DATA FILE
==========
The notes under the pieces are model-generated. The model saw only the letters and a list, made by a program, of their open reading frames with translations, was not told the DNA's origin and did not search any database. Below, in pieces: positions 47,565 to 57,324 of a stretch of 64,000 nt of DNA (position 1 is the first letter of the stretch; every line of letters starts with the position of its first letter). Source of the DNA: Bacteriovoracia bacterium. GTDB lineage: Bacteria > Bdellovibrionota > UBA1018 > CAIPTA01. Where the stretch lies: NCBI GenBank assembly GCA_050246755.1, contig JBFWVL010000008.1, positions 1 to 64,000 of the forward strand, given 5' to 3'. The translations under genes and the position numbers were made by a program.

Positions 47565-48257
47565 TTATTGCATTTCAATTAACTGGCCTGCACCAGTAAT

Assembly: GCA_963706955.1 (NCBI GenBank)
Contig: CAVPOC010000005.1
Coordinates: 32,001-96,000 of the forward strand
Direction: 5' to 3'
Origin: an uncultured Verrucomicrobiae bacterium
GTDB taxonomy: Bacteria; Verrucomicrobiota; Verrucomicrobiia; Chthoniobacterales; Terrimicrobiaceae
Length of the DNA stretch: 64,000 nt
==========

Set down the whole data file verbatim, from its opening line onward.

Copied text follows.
The notes under the pieces are model-generated. The model saw only the letters and a list, made by a program, of their open reading frames with translations, was not told the DNA's origin and did not search any database. Below, in pieces: positions 47,565 to 57,324 of a stretch of 64,000 nt of DNA (position 1 is the first letter of the stretch; every line of letters starts with the position of its first letter). Source of the DNA: Bacteriovoracia bacterium. GTDB lineage: Bacteria > Bdellovibrionota > UBA1018 > CAIPTA01. Where the stretch lies: NCBI GenBank assembly GCA_050246755.1, contig JBFWVL010000008.1, positions 1 to 64,000 of the forward strand, given 5' to 3'. The translations under genes and the position numbers were made by a program.

Positions 47565-48257
47565 TTATTGCATTTCAATTAACTGGCCTGCACCAGTAAT

Assembly: GCA_963706955.1 (NCBI GenBank)
Contig: CAVPOC010000005.1
Coordinates: 32,001-96,000 of the forward strand
Direction: 5' to 3'
Origin: an uncultured Verrucomicrobiae bacterium
GTDB taxonomy: Bacteria; Verrucomicrobiota; Verrucomicrobiia; Chthoniobacterales; Terrimicrobiaceae
Length of the DNA stretch: 64,000 nt